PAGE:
N2 - Background. Fluoridation of public water supplies remains the key potential strategy for prevention of dental caries. The water supplies of many remote Indigenous communities do not contain adequate levels of natural fluoride. The small and dispersed nature of communities presents challenges for the provision of fluoridation infrastructure and until recently smaller settlements were considered unfavourable for cost-effective water fluoridation. Technological advances in water treatment and fluoridation are resulting in new and more cost-effective water fluoridation options and recent cost analyses support water fluoridation for communities of less than 1,000 people. Methods. Small scale fluoridation plants were installed in two remote Northern Territory communities in early 2004. Fluoride levels in community water supplies were expected to be monitored by local staff and by a remote electronic system. Site visits were undertaken by project investigators at commissioning and approximately two years later. Interviews were conducted with key informants and documentation pertaining to costs of the plants and operational reports were reviewed. Results. The fluoridation plants were operational for about 80% of the trial period. A number of technical features that interfered with plant operation were identified and addressed though redesign. Management systems and the attitudes and capacity of operational staff also impacted on the effective functioning of the plants. Capital costs for the wider implementation of these plants in remote communities is estimated at about $US94,000 with recurrent annual costs of $US11,800 per unit. Conclusion. Operational issues during the trial indicate the need for effective management systems, including policy and funding responsibility. Reliable manufacturers and suppliers of equipment should be identified and contractual agreements should provide for ongoing technical assistance. Water fluoridation units should be considered as a potential priority component of health related infrastructure in at least the larger remote Indigenous communities which have inadequate levels of natural fluoride and high levels of dental caries. � 2007 Ehsani and Bailie; licensee BioMed Central Ltd.

AB - Background. Fluoridation of public water supplies remains the key potential strategy for prevention of dental caries. The water supplies of many remote Indigenous communities do not contain adequate levels of natural fluoride. The small and dispersed nature of communities presents challenges for the provision of fluoridation infrastructure and until recently smaller settlements were considered unfavourable for cost-effective water fluoridation. Technological advances in water treatment and fluoridation are resulting in new and more cost-effective water fluoridation options and recent cost analyses support water fluoridation for communities of less than 1,000 people. Methods. Small scale fluoridation plants were installed in two remote Northern Territory communities in early 2004. Fluoride levels in community water supplies were expected to be monitored by local staff and by a remote electronic system. Site visits were undertaken by project investigators at commissioning and approximately two years later. Interviews were conducted with key informants and documentation pertaining to costs of the plants and operational reports were reviewed. Results. The fluoridation plants were operational for about 80% of the trial period. A number of technical features that interfered with plant operation were identified and addressed though redesign. Management systems and the attitudes and capacity of operational staff also impacted on the effective functioning of the plants. Capital costs for the wider implementation of these plants in remote communities is estimated at about $US94,000 with recurrent annual costs of $US11,800 per unit. Conclusion. Operational issues during the trial indicate the need for effective management systems, including policy and funding responsibility. Reliable manufacturers and suppliers of equipment should be identified and contractual agreements should provide for ongoing technical assistance. Water fluoridation units should be considered as a potential priority component of health related infrastructure in at least the larger remote Indigenous communities which have inadequate levels of natural fluoride and high levels of dental caries. � 2007 Ehsani and Bailie; licensee BioMed Central Ltd.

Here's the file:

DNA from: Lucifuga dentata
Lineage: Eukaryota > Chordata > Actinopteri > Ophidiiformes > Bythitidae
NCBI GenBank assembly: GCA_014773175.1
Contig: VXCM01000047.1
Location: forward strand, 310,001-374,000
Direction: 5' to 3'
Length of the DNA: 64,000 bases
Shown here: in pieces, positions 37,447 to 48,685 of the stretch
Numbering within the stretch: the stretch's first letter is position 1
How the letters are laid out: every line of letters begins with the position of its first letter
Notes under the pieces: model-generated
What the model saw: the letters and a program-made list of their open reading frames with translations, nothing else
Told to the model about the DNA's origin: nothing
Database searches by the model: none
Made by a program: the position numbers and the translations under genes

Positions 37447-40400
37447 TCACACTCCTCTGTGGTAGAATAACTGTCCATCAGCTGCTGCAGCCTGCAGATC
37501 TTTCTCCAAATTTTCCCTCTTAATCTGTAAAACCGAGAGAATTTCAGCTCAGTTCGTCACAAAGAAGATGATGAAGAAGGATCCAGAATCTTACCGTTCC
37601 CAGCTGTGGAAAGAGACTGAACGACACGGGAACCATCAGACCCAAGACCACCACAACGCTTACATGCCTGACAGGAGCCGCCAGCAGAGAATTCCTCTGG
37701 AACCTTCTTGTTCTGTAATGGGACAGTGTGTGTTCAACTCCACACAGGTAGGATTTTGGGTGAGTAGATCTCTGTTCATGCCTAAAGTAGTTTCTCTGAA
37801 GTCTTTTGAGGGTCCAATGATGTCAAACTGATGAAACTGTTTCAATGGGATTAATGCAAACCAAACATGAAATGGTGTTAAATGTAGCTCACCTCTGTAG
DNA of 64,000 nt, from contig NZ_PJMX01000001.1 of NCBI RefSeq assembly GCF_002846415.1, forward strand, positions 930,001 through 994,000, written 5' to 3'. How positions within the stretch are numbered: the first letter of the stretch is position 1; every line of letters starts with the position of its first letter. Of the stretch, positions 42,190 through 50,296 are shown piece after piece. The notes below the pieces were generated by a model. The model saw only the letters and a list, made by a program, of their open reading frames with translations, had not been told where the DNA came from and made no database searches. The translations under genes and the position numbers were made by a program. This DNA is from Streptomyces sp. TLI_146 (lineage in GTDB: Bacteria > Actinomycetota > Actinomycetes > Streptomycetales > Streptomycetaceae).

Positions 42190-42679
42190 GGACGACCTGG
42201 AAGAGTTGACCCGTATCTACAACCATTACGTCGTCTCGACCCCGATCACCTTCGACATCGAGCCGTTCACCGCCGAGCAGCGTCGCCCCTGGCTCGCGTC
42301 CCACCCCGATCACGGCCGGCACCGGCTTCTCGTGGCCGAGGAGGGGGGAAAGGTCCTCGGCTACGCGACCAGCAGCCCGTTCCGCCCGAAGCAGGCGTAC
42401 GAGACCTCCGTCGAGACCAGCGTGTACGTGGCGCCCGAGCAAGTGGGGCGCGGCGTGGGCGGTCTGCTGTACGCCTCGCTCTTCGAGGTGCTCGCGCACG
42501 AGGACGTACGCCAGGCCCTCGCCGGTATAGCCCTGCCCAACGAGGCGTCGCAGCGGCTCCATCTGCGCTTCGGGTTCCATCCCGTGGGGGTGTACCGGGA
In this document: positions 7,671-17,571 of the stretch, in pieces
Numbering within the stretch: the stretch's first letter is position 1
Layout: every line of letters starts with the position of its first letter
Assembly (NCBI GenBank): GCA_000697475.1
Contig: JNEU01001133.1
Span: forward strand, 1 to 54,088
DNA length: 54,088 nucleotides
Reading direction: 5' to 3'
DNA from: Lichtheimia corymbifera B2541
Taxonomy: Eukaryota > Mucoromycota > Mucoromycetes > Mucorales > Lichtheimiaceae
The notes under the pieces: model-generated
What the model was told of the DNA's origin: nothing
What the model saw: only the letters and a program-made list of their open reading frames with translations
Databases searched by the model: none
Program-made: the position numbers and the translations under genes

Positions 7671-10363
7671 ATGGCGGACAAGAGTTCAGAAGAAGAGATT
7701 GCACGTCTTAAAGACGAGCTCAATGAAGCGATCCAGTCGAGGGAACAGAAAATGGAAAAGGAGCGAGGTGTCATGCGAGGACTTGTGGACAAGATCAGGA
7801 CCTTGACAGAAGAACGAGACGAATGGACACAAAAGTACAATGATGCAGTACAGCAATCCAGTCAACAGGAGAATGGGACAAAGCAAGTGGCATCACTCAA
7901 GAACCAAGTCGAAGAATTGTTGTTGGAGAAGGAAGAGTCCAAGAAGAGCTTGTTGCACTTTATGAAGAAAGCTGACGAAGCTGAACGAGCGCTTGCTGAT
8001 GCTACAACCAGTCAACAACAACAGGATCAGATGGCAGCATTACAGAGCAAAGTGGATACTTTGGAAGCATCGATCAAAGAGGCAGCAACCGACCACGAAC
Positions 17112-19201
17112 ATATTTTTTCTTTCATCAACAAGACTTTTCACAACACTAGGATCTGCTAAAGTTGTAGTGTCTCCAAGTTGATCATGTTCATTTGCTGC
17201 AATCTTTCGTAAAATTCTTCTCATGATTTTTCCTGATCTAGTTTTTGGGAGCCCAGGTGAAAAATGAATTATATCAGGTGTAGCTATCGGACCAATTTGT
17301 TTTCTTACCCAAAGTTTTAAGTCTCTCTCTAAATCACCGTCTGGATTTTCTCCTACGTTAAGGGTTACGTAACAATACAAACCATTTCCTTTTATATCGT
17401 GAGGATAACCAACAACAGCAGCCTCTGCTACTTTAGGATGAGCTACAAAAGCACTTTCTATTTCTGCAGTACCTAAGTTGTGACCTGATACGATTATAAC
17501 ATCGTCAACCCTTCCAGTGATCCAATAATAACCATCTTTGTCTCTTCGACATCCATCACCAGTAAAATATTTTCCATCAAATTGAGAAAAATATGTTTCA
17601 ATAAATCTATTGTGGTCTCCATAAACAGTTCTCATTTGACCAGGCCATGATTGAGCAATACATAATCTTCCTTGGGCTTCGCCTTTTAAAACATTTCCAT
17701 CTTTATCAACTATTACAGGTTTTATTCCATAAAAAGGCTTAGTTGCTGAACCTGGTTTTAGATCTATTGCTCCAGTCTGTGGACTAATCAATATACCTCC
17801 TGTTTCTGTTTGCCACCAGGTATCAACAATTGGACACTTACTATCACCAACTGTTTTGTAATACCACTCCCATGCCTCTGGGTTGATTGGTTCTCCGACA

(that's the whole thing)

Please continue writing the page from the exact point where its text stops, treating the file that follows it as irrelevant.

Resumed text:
KW - fluoride

KW - water

KW - Aborigine

KW - attitude

KW - Australia

KW - community

KW - cost

KW - dental caries

KW - documentation

KW - electronics

KW - equipment

KW - feasibility study

KW - fluoridation

KW - funding

KW - health

KW - human

KW - indigenous people

KW - interview

KW - management

KW - monitoring

KW - policy

KW - rating scale

KW - responsibility

KW - review

KW - staff

KW - system analysis

KW - water supply

KW - article

KW - cost benefit analysis

KW - economics

KW - environmental monitoring

KW - ethnology

KW - health care planning

KW - health service

KW - hospital service

KW - instrumentation

KW - organization and management

KW - public health service

KW - standard

KW - Cost-Benefit Analysis

KW - Dental Caries

KW - Environmental Monitoring

KW - Feasibility Studies

KW - Fluoridation

KW - Fluorides

KW - Health Services, Indigenous

KW - Humans

KW - Interviews

KW - Maintenance

KW - Medically Underserved Area

KW - Northern Territory

KW - Oceanic Ancestry Group

KW - Public Health Administration

KW - Public Policy

M3 - Article

VL - 7

SP - 100-

JO - BMC Public Health

JF - BMC Public Health

SN - 1471-2458

ER -